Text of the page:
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Some of lawsuit to go forward

Tom Jackson • Feb 11, 2014 at 2:20 PM

A federal judge in Toledo has allowed the Clyde area cancer cluster lawsuit against Whirlpool to move forward toward a possible trial.

Warren and Wendy Brown, the parents of Alexa, who died from cancer, and other plaintiffs filed suit against the appliance company last year.

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The ruling by U.S. District Judge James Carr dismissed 15 of the 17 complaints brought in the suit, but allowed two to go forward. One claim alleges Whirlpool failed in its duty to safely dispose of waste from its manufacturing plant. The other claim says the company’s failure to do its duty caused the deaths of five children from cancer and sickened others.

Viewing the evidence in a light most favorable to the people bringing the lawsuit, a plausible claim has been made that Whirlpool polluted the air and soil in Clyde and the surrounding area for at least 50 years, Carr wrote in his decision.

Attorneys for the Browns and the other plaintiffs called the ruling a victory, saying it would allow the lawsuit to move forward and allow them to demand more information from Whirlpool. Whirlpool officials, however, emphasized the judge tossed out most of the lawsuit and said they’ll vigorously fight the portion that remains.

“This is a huge decision that will for the first time require Whirlpool to reveal the information that they have been reluctant to disclose,” said Toledo attorney Chuck Boyk, who represents the Browns and the other plaintiffs. “It is one small step in the search for the truth, and we look forward to examining the information that Whirlpool will have to release”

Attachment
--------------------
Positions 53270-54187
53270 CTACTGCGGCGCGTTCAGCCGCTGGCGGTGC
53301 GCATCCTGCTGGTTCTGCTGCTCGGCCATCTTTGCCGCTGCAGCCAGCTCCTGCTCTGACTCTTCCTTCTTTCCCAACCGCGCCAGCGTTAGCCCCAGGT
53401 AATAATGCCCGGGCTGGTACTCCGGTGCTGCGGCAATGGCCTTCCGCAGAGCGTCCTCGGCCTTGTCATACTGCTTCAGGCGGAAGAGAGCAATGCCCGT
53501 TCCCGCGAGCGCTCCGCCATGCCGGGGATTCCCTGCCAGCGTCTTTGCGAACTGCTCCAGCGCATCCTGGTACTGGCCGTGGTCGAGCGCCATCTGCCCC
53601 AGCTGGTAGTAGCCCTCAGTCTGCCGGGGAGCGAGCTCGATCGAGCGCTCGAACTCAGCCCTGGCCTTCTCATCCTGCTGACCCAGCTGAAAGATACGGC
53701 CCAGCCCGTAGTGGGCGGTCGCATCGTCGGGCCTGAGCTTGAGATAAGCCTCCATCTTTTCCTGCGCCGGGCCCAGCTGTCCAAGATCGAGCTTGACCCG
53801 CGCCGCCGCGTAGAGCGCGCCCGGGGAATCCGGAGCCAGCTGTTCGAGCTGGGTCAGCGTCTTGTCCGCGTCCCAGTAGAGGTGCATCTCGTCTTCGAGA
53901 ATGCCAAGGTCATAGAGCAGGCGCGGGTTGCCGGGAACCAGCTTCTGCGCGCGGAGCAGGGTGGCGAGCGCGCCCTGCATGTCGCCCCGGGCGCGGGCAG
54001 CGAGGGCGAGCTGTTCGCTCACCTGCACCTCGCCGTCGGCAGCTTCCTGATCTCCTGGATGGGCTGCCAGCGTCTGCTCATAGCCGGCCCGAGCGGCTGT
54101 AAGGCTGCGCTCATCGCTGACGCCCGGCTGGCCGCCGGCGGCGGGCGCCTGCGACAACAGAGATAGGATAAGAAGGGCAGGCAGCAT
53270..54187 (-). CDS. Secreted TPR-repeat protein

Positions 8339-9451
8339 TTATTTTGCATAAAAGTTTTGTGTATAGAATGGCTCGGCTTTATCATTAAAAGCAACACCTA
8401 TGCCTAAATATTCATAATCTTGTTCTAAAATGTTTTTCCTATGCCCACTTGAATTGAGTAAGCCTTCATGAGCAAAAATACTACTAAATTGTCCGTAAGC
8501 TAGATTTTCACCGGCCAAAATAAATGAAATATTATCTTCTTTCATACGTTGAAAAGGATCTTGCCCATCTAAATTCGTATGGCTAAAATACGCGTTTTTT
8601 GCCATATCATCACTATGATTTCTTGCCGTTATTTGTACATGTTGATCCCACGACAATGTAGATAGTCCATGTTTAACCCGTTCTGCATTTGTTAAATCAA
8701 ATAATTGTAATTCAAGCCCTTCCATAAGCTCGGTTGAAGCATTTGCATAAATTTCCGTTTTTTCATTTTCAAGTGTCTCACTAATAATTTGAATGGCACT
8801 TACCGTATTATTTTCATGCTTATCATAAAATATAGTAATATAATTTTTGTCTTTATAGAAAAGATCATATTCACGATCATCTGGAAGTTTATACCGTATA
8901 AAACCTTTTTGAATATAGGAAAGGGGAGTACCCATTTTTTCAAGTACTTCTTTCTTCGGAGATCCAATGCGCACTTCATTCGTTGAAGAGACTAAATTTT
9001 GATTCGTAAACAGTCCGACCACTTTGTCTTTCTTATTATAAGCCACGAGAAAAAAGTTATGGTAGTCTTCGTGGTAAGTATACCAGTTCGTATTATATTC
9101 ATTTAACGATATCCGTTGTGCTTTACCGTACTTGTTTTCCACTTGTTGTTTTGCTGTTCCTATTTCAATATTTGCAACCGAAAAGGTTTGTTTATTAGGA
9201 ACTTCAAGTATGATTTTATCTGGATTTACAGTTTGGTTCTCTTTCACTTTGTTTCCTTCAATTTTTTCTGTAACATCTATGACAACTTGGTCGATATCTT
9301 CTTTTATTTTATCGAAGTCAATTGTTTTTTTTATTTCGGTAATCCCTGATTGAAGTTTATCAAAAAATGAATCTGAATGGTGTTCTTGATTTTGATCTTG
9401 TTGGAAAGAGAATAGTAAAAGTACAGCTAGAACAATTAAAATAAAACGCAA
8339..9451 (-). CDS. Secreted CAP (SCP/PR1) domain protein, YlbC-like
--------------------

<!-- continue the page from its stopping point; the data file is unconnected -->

Boyk said he expects to be able to force Whirlpool to turn over documents and make its employees available for questioning.

“The most important part of the decision not to dismiss is the fact that it provides the Clyde Cancer Cluster victims and their families the opportunity to properly fight the long battle they have been waiting to fight,” said Utah attorney Alan Mortensen, who also represents the plaintiffs.

A spokeswoman for Whirlpool, Kristine Vernier, pointed out that the judge threw out many of the claims against Whirlpool.

“We are pleased by the court’s decision to dismiss 15 of the 17 counts in the plaintiffs’ complaint, including all allegations related to property damages, reckless conduct, fraud, trespass, continuing nuisance, strict liability and punitive damages. The court also denied the plaintiff attorneys’ request to initiate a class action on behalf of property owners in the area” Vernier said.

“With regard to the remaining two claims, the court recognized that several government agencies have published reports that ‘call into question a fair number of plaintiffs’ allegations,’ but indicated the court could not resolve all facts at this early stage in the litigation. On behalf of our 3,000 employees in the Clyde area, Whirlpool will continue to vigorously defend against these baseless claims by the plaintiff attorneys” she said.

Whirlpool empathizes with the families that have suffered sickness and death, but there’s no scientific evidence that the company is to blame, Vernier said.

Boyk and Mortensen said they’ll look at whether they can restore part of the suit the judge tossed out by amending their lawsuit or appealing the judge’s ruling.

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